Most people understand the word “death” to mean the end of biological life or, as Merriam-Webster defines it, “a permanent cessation of all vital functions.” But now an influential cadre of utilitarian bioethicists wants to redefine it to include a subjective and sociologically based meaning. Their purpose isn’t greater scientific accuracy. Rather, by making “death” malleable, they hope to open the door further to treating indisputably living human beings as if they were cadavers.
Legally, human death is declared when medical testing discerns the irreversible cessation of one of two biological functions that must work for a human being to be considered an integrated functioning organism. The first is the cardio/pulmonary function, the irreversible cessation of which is sometimes called “heart death.” The other is the brain; irreversible total brain failure, or the permanent cessation of the brain and each of its constituent parts acting as a brain, is popularly known as “brain death.” (Brain death is controversial in some quarters, but I won’t go into that here.)
The redefiners contend that these approaches are too constraining. What also matters, they claim, is the exhibition of characteristics that they claim earn an individual the status of “person.” Let’s call this “personhood theory”—the belief that moral value, and even death, can be determined by the presence or permanent absence of mental capacities such as self-awareness. In this view, those who, through injury or illness, have lost the ability to express personhood should be considered dead or, at least, as good as dead.
Princeton’s Peter Singer is the most renowned promoter of personhood theory, which he notoriously claims justifies infanticide, a lethal act he sees as no more portentous morally than killing a mackerel. “Since neither a newborn infant nor a fish is a person,” Singer wrote in Rethinking Life and Death, “the wrongness of killing such beings is not as great as the wrongness of killing a person.” Singer expanded on this theme in his utilitarian philosophical treatise, Practical Ethics, asserting:
When the death of a disabled infant will lead to the birth of another infant with better prospects of a happy life, the total amount of happiness will be greater if the disabled infant is killed. The loss of happy life for the first infant is outweighed by the gain of a happier life for the second. Therefore, if killing the hemophiliac infant has no adverse effect on others, it would according to the total view, be right to kill him.
If Singer were alone in the “personhood” camp, we could dismiss him as a radical saying the kinds of radical things that bring success in academia and applause from the liberal media. (Singer is regularly featured in New York Times stories and columns as an ethics expert.) But he is nowhere close to the bioethics fringe. Indeed, some of the most prominent thinkers in the field endorse personhood theory and believe in redefining death, either in law or effectively based on policies they propose, such as the live organ harvesting of persistently unconscious patients.
Recently, the argument for subjective death was made in QJM, a medical journal published by the prestigious Oxford University Press. From “The Death of Human Beings,” by N. Emmerich (my emphasis):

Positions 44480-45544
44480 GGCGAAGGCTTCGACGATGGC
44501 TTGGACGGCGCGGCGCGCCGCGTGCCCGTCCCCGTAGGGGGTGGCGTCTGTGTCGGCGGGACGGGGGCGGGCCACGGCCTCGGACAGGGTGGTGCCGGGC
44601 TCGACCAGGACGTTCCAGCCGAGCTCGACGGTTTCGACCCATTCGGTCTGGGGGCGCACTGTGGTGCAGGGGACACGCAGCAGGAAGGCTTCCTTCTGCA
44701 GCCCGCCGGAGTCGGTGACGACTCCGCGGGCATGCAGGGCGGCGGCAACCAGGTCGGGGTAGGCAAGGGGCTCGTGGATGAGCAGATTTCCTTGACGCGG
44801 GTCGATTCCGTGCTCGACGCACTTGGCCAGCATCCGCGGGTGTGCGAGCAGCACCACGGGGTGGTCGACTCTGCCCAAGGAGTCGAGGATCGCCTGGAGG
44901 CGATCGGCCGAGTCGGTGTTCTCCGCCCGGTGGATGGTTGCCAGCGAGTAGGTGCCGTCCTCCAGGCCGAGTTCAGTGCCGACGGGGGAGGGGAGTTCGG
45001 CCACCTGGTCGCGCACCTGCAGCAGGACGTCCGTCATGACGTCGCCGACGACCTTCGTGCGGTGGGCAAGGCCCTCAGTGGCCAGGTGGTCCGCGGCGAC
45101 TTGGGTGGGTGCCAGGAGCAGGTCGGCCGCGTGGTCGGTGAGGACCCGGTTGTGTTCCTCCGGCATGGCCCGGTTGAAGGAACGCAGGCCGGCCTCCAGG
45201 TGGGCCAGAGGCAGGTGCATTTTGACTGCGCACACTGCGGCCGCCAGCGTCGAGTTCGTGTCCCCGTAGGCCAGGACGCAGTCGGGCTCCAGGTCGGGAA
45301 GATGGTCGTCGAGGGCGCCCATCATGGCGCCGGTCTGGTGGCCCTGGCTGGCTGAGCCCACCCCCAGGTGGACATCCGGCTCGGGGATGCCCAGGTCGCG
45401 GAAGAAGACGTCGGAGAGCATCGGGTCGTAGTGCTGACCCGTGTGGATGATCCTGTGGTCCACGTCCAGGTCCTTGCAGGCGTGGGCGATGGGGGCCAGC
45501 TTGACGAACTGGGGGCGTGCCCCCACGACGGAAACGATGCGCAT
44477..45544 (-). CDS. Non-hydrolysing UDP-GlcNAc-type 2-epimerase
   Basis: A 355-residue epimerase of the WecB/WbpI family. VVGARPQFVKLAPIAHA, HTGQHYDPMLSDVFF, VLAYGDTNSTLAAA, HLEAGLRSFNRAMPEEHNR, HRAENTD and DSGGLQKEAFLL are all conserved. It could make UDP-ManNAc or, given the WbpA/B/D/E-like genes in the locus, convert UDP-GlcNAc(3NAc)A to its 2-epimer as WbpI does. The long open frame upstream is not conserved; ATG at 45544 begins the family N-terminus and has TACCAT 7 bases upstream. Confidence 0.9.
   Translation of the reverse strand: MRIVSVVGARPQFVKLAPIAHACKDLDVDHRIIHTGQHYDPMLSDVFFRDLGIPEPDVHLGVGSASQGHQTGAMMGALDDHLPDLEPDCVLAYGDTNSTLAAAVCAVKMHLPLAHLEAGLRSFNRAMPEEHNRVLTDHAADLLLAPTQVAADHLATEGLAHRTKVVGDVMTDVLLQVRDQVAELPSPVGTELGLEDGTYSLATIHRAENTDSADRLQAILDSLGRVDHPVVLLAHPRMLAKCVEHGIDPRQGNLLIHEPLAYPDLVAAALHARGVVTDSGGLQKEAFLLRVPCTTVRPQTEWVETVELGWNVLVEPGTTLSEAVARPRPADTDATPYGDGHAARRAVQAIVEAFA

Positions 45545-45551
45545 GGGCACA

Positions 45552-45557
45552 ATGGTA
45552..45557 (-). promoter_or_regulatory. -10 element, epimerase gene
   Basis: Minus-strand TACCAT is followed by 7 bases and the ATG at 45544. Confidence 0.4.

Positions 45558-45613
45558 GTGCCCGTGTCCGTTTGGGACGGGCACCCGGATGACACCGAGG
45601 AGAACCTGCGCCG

When we say that someone has died, we do not merely mean that some biological entity no longer functions. We mean that they, some unique mind or person, understood as a cognitive phenomena or psychological entity, has ceased to exist. Despite being a non-biological term, personhood admits of the application of the terms life and death and, furthermore, reflects the ordinary meaning of the terms.
Emmerich’s article was honored as an “editor’s choice.”
Changing the definition of death from the irreversible cessation of biological processes to a subjective determination that personhood has ceased would be morally catastrophic. In real-world terms, it could lead to the ending of all human non-persons’ biological existence—that is, the mass homicide of tens of thousands of persistently unconscious patients. Even more insidious, it would allow for treating such living people as if they were dead; their bodies could be live-harvested for organs or experimented on. One article in the prominent Journal of Medical Ethics argued that “living cadavers”—patients in a persistent vegetative state—should be allowed to be stripped of their own kidneys, which would be transplanted and replaced with pig organs to test whether porcine viruses would cross the species barrier.
That’s not all: Such uses could also be applied to living fetuses, perhaps even infants, who under this theory might not yet be considered “living” human beings because they haven’t developed the mental capacities deemed necessary for personhood. You think I exaggerate? Emmerich goes there (my emphasis):
A severely anencephalic neonate is a human organism that may be alive (or dead) in the sense of zoe [Greek for “life”]. However, they will never have a life in the sense of bios [having a life]. On the account offered by Schofield et al. life begins at conception. We should, therefore, distinguish between the commencement of biological or organismic life and the point at which the fetus becomes a subject, and not just an object, of life.
Redefining death would unleash profound evil. And there is no reason to think that the oppression such a policy would enable would be limited to the cognitively incapacitated and the preborn gestating. Once we agree that human value should be judged on a sliding scale, it won’t take long for us to discriminate against “persons” based on the perceived quality of their personhood. As history has repeatedly shown, when we abandon the view that all of us matter equally, who matters and who doesn’t depends on who has the power to decide.